Earlham
Phone: (515) 758-2115
Email: connon3@q.com

David Connon is an independent researcher and writer.  He stumbled on to Confederates from Iowa while researching the Iowa Underground Railroad.  During the season, he works as a historical interpreter at Living History Farms.  A great-great-grandson of two Union veterans, his blog is Confederates from Iowa:  Not to defend, but to understand. 

The Propaganda Campaign in Iowa during the Civil War
While troops fought in the South, Republicans waged a propaganda campaign in Iowa.  They expertly demonized Democrats.  Republicans were so successful that they controlled the state government for decades after Appomattox.  David Connon will share this story, focusing on one Iowa Democrat whose name became a byword for traitor.

Iowans who fought against the Union
Most Iowans think that the state was solidly pro-Union during the Civil War.  After all, some 76,500 residents fought for the North.  In reality, Iowa Democrats formed a spectrum of dissent.  The majority of Democrats opposed abolishing slavery (and yet favored the Union war effort); the minority sympathized with the South.  Out of this group, at least 60 Iowa residents served the Confederacy.  This talk will focus on four or five of them.  David Connon will explore their motivations and describe their pre-war, war-time, and post-war experiences.  After each soldier’s story, he will invite audience members to share their observations.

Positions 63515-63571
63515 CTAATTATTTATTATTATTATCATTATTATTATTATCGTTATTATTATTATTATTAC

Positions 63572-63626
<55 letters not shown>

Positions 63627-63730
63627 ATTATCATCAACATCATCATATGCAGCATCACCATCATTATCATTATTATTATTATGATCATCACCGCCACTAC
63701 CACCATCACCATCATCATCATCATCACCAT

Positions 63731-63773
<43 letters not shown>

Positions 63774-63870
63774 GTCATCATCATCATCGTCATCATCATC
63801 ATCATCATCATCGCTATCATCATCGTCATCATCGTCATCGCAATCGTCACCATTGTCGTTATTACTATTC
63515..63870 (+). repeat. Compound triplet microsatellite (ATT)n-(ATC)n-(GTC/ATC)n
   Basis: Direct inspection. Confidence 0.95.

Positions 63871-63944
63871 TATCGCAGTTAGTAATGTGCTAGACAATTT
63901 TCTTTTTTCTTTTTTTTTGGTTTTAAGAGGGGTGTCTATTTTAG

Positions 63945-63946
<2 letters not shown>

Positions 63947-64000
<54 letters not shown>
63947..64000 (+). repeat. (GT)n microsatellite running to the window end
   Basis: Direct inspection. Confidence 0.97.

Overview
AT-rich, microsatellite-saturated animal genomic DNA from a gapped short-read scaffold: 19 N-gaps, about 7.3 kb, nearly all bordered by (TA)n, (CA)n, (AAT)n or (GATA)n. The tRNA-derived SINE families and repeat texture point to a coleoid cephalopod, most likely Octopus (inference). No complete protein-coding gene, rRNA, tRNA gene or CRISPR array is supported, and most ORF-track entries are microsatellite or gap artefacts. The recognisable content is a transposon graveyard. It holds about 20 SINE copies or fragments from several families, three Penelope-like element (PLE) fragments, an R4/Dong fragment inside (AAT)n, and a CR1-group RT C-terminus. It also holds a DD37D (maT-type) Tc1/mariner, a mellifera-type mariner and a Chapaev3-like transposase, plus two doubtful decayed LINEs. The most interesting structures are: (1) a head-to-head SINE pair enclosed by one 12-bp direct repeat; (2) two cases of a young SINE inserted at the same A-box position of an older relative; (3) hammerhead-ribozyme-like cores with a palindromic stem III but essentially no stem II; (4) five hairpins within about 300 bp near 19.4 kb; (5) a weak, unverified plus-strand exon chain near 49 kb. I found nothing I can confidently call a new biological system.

Josiah Bushnell Grinnell and the Iowa Underground Railroad
“Preacher,” “congressman,” “negro-stealer”: Josiah Bushnell Grinnell was called all of those things during his life. He was called a negro-stealer because he participated in the Iowa Underground Railroad.  J.B. Grinnell and other Grinnell residents helped at least 37 fugitive slaves who passed through their town before the Civil War. But some residents opposed this work. David Connon will tell a story of racism, noble actions, and conflict. He will highlight abolitionist John Brown’s visit to Grinnell, and Grinnell’s first riot over the presence of fugitive slaves in the public school.